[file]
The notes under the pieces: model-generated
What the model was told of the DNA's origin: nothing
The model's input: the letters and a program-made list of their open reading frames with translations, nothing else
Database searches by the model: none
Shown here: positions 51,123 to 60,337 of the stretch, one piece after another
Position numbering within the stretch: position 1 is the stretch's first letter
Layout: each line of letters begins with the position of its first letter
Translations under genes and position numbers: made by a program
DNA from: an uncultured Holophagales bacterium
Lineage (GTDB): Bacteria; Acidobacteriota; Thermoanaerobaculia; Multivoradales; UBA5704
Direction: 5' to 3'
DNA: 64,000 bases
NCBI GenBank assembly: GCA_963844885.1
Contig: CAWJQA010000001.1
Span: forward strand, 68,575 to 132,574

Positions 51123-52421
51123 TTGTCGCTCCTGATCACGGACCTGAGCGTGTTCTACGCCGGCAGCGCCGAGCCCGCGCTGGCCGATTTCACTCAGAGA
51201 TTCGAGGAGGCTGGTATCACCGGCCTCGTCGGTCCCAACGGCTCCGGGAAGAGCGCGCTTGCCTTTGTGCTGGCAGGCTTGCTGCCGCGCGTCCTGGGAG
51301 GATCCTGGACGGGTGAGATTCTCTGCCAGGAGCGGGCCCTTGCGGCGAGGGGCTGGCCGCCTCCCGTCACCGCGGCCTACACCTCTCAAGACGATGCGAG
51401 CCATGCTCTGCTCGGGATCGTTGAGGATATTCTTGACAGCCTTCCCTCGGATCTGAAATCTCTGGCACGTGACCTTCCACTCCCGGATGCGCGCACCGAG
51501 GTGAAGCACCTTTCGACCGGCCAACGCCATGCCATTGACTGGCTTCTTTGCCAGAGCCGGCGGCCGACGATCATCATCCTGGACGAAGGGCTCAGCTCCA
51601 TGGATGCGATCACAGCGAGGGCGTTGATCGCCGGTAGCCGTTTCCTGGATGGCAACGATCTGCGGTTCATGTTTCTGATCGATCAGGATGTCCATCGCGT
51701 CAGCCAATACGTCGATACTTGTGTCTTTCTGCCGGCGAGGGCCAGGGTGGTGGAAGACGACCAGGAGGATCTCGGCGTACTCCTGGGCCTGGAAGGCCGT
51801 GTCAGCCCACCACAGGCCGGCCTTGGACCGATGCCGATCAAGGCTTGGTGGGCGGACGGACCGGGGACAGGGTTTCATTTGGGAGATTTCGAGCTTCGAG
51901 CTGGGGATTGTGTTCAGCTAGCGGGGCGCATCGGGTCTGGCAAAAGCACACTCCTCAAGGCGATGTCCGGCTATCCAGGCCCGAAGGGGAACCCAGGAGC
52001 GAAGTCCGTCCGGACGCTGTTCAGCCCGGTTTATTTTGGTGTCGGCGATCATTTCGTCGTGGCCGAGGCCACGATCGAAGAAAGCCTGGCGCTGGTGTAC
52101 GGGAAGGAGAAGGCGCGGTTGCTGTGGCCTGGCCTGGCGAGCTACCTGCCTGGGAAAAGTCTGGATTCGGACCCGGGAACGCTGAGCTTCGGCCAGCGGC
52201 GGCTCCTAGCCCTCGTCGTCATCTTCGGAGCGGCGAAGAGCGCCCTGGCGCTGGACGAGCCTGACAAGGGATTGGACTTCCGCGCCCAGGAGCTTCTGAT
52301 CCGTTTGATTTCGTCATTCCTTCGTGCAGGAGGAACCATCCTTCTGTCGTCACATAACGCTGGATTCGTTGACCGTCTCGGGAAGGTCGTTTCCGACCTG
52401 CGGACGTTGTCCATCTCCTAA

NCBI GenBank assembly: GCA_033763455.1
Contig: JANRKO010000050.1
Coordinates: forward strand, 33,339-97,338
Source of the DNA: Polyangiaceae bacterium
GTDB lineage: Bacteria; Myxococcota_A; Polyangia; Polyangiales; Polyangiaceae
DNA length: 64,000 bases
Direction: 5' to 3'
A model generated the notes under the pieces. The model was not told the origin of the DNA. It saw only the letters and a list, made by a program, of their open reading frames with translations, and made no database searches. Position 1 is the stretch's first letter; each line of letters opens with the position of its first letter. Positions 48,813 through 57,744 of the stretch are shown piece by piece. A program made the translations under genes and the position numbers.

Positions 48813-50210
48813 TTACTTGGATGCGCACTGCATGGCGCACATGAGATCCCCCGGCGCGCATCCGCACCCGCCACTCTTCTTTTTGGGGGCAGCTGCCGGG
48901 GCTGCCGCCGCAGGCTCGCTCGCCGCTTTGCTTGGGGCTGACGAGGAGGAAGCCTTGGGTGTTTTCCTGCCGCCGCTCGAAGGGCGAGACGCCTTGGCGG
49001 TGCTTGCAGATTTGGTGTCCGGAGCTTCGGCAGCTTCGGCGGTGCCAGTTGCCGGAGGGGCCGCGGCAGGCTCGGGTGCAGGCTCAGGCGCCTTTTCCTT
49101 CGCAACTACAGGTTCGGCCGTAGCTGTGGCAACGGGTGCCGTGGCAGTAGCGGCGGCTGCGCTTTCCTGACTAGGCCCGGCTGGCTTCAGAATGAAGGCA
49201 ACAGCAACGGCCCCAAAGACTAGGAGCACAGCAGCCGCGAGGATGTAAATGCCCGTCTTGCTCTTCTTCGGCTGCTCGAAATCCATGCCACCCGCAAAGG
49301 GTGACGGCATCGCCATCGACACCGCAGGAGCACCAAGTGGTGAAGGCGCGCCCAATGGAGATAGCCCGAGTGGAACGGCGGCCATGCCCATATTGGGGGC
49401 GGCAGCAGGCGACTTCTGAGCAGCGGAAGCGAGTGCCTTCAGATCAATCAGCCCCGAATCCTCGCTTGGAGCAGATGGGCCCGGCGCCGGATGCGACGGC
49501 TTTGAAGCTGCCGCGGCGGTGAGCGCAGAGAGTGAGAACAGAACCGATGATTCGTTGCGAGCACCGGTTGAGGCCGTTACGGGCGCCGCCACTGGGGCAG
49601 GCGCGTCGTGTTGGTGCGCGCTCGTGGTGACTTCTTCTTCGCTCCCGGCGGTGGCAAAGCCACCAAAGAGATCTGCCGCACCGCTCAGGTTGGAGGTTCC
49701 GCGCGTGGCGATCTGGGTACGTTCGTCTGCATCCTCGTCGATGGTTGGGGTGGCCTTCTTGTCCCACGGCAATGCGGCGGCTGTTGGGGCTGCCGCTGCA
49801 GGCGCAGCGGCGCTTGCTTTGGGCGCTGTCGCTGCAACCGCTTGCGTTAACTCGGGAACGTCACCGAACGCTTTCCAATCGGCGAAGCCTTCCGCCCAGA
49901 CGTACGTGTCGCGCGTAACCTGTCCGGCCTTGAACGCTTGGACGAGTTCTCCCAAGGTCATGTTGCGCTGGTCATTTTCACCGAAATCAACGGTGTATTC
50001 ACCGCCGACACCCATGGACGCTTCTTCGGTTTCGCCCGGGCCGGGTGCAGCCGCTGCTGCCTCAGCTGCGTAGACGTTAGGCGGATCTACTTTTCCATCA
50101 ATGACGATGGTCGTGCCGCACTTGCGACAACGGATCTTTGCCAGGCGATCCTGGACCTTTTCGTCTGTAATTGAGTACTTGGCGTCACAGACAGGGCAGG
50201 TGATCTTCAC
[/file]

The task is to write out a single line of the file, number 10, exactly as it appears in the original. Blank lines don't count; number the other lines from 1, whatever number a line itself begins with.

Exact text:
Lineage (GTDB): Bacteria; Acidobacteriota; Thermoanaerobaculia; Multivoradales; UBA5704